A constant annoyance versus constant pressure

photoA couple of weeks ago, I spent four days hanging around a hunter jumper horse show at one of the largest facilities in the country for these events. Overall, it’s a first-class facility and billed as one of the most beautiful anywhere.

Like any event, there’s always some complaining and over the course of this extended weekend, I heard the usual grumbling from the competitors: “that one judge is biased, the food’s expensive, the events are running behind schedule“, etc. But do you know what the number one complaint was?

“The water pressure here is awful.”

“They’ve got plenty of wash racks but there’s not hardly any water if more than a couple of people are using them”

“It takes forever just to fill a watering bucket.”

It was frustrating to hear, because I knew it didn’t have to be that way. There are numerous pressure boosting products available that could address this or at least make things a lot better. But from what I could tell, a single 6-inch submersible with an undersized pressure tank is supplying the entire facility and all those acres. And beyond the pump house, it’s a hodge-podge of PVC piping that’s been put together over the years as the facility has expanded. Even without knowing all the details of this system, it’s obvious that a few variable-speed or simply single-speed pressure boosting systems would work wonders here. And the cost would be trivial when taken into the overall expenses of managing and maintaining this facility.

Once again, the competition in terms of constant pressure and pressure boosting isn’t necessarily between manufacturers. It’s the alternative of doing nothing. And here’s another case that by doing nothing the owners and management of this otherwise very nice facility constantly keep their customers annoyed.

Next time I’m there, I’m going to track down their maintenance folks and their contractor and get a conversation going. This water system can be better. A lot better.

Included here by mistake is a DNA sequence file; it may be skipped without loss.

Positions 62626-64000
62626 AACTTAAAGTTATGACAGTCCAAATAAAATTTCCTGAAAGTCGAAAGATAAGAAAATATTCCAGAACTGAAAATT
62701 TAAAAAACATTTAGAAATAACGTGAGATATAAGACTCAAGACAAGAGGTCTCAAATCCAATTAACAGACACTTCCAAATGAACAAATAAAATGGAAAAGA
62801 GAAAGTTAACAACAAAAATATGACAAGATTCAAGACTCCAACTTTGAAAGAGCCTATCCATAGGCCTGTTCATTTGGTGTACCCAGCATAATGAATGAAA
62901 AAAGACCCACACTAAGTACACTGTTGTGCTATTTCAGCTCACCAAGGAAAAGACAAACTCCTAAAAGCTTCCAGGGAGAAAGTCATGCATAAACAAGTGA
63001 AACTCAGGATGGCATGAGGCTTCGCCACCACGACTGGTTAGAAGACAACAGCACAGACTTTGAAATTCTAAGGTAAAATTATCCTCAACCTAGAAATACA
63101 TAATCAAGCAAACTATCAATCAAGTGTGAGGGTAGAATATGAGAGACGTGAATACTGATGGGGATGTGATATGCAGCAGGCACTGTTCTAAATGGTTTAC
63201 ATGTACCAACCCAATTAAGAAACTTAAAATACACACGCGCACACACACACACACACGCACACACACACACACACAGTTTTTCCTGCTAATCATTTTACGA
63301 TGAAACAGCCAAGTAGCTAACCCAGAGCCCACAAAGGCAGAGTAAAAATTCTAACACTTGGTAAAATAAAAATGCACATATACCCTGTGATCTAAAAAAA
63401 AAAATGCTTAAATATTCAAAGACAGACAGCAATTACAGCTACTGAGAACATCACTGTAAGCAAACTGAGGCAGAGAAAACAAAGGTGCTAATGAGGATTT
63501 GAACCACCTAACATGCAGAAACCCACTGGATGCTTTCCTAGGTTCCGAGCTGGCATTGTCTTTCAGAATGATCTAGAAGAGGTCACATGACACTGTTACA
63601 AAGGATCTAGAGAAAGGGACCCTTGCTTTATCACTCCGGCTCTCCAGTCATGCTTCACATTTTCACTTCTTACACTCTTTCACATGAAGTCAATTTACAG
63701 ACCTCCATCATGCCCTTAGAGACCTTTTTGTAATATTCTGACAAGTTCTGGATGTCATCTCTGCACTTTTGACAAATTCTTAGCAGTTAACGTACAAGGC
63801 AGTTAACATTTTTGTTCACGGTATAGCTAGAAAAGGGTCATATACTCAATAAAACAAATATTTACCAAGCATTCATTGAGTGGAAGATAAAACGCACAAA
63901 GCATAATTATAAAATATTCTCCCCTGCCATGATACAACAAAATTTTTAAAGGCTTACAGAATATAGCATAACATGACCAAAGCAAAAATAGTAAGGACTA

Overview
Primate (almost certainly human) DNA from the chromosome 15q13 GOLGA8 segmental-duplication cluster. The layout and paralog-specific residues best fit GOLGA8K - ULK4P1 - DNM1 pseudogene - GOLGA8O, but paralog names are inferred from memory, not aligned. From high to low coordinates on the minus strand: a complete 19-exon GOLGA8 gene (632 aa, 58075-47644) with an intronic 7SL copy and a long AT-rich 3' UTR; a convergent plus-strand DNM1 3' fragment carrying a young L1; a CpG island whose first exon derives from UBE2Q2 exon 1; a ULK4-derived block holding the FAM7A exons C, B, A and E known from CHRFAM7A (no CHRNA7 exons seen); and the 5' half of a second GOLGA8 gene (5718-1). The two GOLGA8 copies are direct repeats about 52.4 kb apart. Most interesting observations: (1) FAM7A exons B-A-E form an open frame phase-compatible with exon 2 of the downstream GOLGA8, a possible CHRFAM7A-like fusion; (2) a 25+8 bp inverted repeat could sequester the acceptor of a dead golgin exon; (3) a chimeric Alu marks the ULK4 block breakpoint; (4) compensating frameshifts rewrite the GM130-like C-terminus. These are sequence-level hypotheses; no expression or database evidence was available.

Auld lang syne

Thanks to Randy Woodland, a Franklin Field Service Engineer based in Colorado, for providing this post.

OldDrillingI participated in the installation of a new solar pumping system last month as part of Franklin Electric’s commitment to field test new products before they are commercially offered to customers. As with any trial installation, we had a few issues. The most annoying one involved the flow switch “talking” to the controller, but we were able to solve it without incident.

After everything was running well, the contractor commented, “I miss the old days, things were a lot simpler to install and troubleshoot when we didn’t have all of these new products to offer.” I immediately agreed with him; pump installations seemed a lot simpler twenty years ago. I’m not too proud to admit that at times I’ve even wished I didn’t need to constantly learn new things in order to do my job.

The more I thought it, however, I realized something. It doesn’t matter whether we like it or not. In order to stay in business, we have adapt to new products and new ways of doing things. It’s that simple.

Then I remembered a training seminar I attended at least ten years ago. The presenter said something that has stuck with me ever since. “The last buggy whip manufacturer in the United States probably made the best ones ever, at the lowest cost, with fast delivery and excellent customer service. So what? His market changed when automobiles replaced the horse and buggy. Being the best at something doesn’t matter if that something is no longer what the customer wants.”

We are no different in the water systems industry. VFDs take the place of large tanks and valves, electronic protection devices take the place of fuses and heaters, a web page takes the place of an ad in the Yellow Pages, and so it goes.

That guy was absolutely right. It really doesn’t matter whether we like it or not. If the customer asks for it, we have to provide it. In today’s age of readily available information about any product or process, the consumer will find out what is available. If your company or mine continues to sell and service buggy whips, our business will suffer for it.

What any industry wants to sell doesn’t matter if the customer wants to buy something else. If you don’t offer it, your competition will. Don’t forget that today will be someone else’s good old days.

Suddenly learning new things doesn’t seem like such a bad idea.

WE DON’T COMPROMISE! Well actually, you do